Craig Dobbson wrote:Here's a picture of my canine snow plow from when he was a baby. He's three years old now, 90 pounds and much more efficient at moving snow than when I first got him. Still a big baby though.
Roberto pokachinni wrote:Today it actually wasn't that cold. It's been warming up the last few days to something like minus 10 Celsius. The roads have been dry and clean since it was so cold (minus 28 C was the coldest we had that I saw).
I was driving to work this morning though, and the road was frosted. Not so much frost that you could see it. A deer on the road. Me, wanting to avoid hitting the deer, swerved slightly. Going to fast. Didn't sleep that well last night or the previous, so my reflexes and thinking was probably not quite right. Quickly out of control on the frost. Fished and tried to re-correct, but it was no use. Cross the road, into the ditch, upside down, and back on the wheels, both airbags deployed. Everything had gone into slow motion: too much crap in the car tossed about me like in a snow globe; very surreal. Lucky though. Only minor scratches and a bruised ego. Neighbor just drove me home. Called my boss on the way home to let him know the car is a write off and that I'm taking the day off. I'll wait a bit and get someone to drive me to the clinic to get the Doc to check me out. Might be more, but at this point, probably just a little shock.
I'm all about the sweater sandwich. I skip the regular shirt on the inside, and go straight into some wool. Mine is often several thrift store sweaters, and I start against the skin with a very thin marino wool sweater. This is followed by a layer of heavier wool or two, and then something more durable and more shell like. This shell is often heavy duty cotton, or leather if I'm working, since these are resistant to the demands of heavy spark loads from grinders and welding splatter. I work outdoors and I'm often kneeling on a block of steel. So when it's really really stupid cold, like when it was minus 25 C plus the wind, I also add a battery operated heated vest (Milwaukee, Dale!-you'd love it). I put the vest between the two layers of heavier wool. Sometime when it's warmer then that, I put the vest on between the thin wool and the thick wool, with just a shell layer and it functions quite nice.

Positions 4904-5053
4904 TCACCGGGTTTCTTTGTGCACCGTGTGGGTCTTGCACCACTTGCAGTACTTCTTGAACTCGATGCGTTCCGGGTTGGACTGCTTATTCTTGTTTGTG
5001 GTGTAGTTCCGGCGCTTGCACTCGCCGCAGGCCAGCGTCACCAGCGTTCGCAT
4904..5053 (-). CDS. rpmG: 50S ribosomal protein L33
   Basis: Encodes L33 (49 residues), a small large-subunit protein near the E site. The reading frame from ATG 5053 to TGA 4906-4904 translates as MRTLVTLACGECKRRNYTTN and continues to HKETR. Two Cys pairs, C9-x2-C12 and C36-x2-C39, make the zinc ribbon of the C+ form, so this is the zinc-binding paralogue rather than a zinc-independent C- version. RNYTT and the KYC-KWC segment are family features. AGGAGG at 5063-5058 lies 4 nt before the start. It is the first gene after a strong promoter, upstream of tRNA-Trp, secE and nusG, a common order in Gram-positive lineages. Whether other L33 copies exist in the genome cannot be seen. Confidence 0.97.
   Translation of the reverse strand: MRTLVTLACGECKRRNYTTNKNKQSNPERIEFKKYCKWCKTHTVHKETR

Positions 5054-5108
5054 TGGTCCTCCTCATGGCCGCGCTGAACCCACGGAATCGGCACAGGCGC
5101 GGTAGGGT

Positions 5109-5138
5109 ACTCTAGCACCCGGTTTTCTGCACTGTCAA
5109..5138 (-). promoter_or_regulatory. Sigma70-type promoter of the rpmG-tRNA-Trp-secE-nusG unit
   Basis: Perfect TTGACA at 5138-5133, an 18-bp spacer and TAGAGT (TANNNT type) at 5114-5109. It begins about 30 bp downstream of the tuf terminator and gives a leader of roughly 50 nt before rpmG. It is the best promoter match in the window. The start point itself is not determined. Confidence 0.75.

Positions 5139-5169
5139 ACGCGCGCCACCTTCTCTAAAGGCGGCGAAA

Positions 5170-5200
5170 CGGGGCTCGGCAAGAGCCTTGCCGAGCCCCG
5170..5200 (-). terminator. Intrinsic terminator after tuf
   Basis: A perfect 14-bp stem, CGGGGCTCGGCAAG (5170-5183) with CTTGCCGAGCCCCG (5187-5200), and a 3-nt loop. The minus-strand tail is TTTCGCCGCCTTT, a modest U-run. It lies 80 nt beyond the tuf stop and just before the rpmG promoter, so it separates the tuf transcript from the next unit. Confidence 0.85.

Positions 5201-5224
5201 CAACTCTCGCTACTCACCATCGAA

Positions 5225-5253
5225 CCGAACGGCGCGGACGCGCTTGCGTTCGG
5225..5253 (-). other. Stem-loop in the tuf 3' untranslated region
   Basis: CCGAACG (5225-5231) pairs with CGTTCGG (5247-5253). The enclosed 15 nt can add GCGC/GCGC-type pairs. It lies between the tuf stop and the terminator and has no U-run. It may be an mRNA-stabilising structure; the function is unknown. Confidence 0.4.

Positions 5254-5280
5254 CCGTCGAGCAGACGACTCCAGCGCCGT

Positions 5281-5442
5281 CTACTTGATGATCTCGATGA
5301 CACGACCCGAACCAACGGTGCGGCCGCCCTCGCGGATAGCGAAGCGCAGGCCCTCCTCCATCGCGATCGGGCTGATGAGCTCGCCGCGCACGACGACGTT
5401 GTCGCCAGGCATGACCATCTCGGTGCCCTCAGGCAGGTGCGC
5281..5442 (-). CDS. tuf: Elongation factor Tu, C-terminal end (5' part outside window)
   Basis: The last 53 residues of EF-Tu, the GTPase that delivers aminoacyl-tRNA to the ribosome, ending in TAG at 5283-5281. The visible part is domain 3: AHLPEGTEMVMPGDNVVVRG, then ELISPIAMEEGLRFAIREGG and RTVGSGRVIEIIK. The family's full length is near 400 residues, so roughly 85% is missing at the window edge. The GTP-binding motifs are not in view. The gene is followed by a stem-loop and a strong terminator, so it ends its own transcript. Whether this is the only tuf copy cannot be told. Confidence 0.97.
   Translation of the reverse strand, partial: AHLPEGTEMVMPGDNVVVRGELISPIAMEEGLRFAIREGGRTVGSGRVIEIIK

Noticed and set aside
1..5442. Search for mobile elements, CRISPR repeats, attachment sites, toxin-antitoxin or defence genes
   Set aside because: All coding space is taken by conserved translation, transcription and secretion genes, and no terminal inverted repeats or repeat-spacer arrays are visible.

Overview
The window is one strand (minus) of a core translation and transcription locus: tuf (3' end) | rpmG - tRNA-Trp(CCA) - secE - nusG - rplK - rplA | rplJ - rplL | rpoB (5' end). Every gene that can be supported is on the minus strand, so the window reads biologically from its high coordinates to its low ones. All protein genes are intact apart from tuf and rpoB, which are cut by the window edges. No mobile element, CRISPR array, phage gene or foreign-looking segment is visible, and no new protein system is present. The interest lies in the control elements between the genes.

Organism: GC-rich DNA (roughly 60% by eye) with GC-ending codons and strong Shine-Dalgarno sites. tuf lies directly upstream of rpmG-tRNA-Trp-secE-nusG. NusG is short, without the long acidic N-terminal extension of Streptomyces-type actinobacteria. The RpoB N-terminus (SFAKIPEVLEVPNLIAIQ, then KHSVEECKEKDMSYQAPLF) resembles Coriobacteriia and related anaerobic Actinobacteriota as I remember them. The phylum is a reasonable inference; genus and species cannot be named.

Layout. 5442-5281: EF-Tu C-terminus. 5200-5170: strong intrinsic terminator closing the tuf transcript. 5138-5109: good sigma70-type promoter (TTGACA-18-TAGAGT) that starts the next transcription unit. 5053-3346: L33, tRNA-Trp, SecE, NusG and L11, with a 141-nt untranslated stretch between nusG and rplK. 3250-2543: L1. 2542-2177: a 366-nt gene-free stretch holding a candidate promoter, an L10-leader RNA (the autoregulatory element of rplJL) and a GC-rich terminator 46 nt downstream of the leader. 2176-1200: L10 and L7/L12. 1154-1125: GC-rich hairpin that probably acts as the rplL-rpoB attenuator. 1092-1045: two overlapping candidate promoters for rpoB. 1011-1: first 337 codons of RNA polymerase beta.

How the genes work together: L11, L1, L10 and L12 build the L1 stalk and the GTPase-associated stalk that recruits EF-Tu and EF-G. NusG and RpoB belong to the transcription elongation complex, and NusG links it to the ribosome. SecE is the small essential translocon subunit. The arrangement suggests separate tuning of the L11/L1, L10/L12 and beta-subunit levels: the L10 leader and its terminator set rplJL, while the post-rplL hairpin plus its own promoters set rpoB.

I'm a fan of layering clothing. I like the sweater sandwich.
My winter work boots are good to minus 45C, but God help getting your feet warm again in that much insulation if you get your feet sweaty and then they get cold. I let the other guy sweat with the grinders, and I do the welding. But with the welding, I just sit there, and the cold penetrates as I lose heat, and I could be sitting a long time to do the job; hence the vest. Since I am small in stature and mass, the vest has been a real blessing of a boost in keeping me warm.
I haven't worn anything you could call a proper winter boot, for probably 20 years.
Just plain lucky in general. Was in a neck brace for a couple hours while I had initial assessment and multiple upper spine X rays; but all (except for a few minor scrapes and abrasion burns and aches) was well in the end.
Just read about the roll over. Welders carry some dangerous stuff. Lucky you weren't run through.
Roberto pokachinni wrote:I'm all about the sweater sandwich. I skip the regular shirt on the inside, and go straight into some wool. Mine is often several thrift store sweaters, and I start against the skin with a very thin marino wool sweater. This is followed by a layer of heavier wool or two, and then something more durable and more shell like.
I've heard of this happening. Poor buggers haven't adapted properly to their own environment. Around here, the local squirrel variety, lives deeply underground in a network of tunnels insulates their nests, and only comes out once in a while in the winter to gather from various food storage locations.
today was so cold (ontario canada) -25*C (-11*F) the bodies of frozen squirrels are falling from their nests in my trees..
Julie dwire wrote:today was so cold (ontario canada) -25*C (-11*F) the bodies of frozen squirrels are falling from their nests in my trees....
Hey, Hey, now; we'll have none of this my squirrel is better than your squirrel sort of talk. You know the rabbit hole that that can go down in a hurry. ;)
Canadian squirrels must not be as well adapted as ours.
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September-October Homestead Skills Jamboree 2019https://permies.com/wiki/118704/permaculture-projects/September-October-Homestead-Skills-Jamboree